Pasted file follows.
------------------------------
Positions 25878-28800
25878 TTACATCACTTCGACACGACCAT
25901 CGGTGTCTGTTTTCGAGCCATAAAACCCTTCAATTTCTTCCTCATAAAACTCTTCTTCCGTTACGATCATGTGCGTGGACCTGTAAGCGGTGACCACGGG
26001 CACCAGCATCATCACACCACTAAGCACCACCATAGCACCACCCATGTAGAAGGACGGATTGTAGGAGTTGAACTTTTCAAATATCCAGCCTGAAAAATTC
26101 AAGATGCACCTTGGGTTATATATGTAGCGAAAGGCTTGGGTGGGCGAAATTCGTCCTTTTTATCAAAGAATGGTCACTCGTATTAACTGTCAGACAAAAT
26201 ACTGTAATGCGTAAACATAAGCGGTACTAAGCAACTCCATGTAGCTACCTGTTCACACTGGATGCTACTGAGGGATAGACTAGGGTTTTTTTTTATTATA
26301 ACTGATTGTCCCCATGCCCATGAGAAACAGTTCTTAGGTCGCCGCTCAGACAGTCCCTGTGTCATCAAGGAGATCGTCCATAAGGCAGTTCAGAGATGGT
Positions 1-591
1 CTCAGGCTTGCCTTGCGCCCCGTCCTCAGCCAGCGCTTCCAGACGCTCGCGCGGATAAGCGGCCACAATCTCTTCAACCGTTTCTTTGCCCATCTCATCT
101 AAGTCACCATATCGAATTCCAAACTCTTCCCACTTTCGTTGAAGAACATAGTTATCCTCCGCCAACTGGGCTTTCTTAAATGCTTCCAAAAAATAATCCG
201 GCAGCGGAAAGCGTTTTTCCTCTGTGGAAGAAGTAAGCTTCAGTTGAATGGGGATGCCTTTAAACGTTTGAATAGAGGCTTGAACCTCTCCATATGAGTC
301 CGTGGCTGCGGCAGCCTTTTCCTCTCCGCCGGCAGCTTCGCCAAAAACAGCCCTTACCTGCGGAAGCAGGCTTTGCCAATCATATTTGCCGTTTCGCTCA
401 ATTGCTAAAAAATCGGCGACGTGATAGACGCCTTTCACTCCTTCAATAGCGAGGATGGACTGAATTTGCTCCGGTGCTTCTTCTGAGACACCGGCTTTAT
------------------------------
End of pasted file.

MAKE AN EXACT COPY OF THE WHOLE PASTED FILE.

Positions 25878-28800
25878 TTACATCACTTCGACACGACCAT
25901 CGGTGTCTGTTTTCGAGCCATAAAACCCTTCAATTTCTTCCTCATAAAACTCTTCTTCCGTTACGATCATGTGCGTGGACCTGTAAGCGGTGACCACGGG
26001 CACCAGCATCATCACACCACTAAGCACCACCATAGCACCACCCATGTAGAAGGACGGATTGTAGGAGTTGAACTTTTCAAATATCCAGCCTGAAAAATTC
26101 AAGATGCACCTTGGGTTATATATGTAGCGAAAGGCTTGGGTGGGCGAAATTCGTCCTTTTTATCAAAGAATGGTCACTCGTATTAACTGTCAGACAAAAT
26201 ACTGTAATGCGTAAACATAAGCGGTACTAAGCAACTCCATGTAGCTACCTGTTCACACTGGATGCTACTGAGGGATAGACTAGGGTTTTTTTTTATTATA
26301 ACTGATTGTCCCCATGCCCATGAGAAACAGTTCTTAGGTCGCCGCTCAGACAGTCCCTGTGTCATCAAGGAGATCGTCCATAAGGCAGTTCAGAGATGGT
Positions 1-591
1 CTCAGGCTTGCCTTGCGCCCCGTCCTCAGCCAGCGCTTCCAGACGCTCGCGCGGATAAGCGGCCACAATCTCTTCAACCGTTTCTTTGCCCATCTCATCT
101 AAGTCACCATATCGAATTCCAAACTCTTCCCACTTTCGTTGAAGAACATAGTTATCCTCCGCCAACTGGGCTTTCTTAAATGCTTCCAAAAAATAATCCG
201 GCAGCGGAAAGCGTTTTTCCTCTGTGGAAGAAGTAAGCTTCAGTTGAATGGGGATGCCTTTAAACGTTTGAATAGAGGCTTGAACCTCTCCATATGAGTC
301 CGTGGCTGCGGCAGCCTTTTCCTCTCCGCCGGCAGCTTCGCCAAAAACAGCCCTTACCTGCGGAAGCAGGCTTTGCCAATCATATTTGCCGTTTCGCTCA
401 ATTGCTAAAAAATCGGCGACGTGATAGACGCCTTTCACTCCTTCAATAGCGAGGATGGACTGAATTTGCTCCGGTGCTTCTTCTGAGACACCGGCTTTAT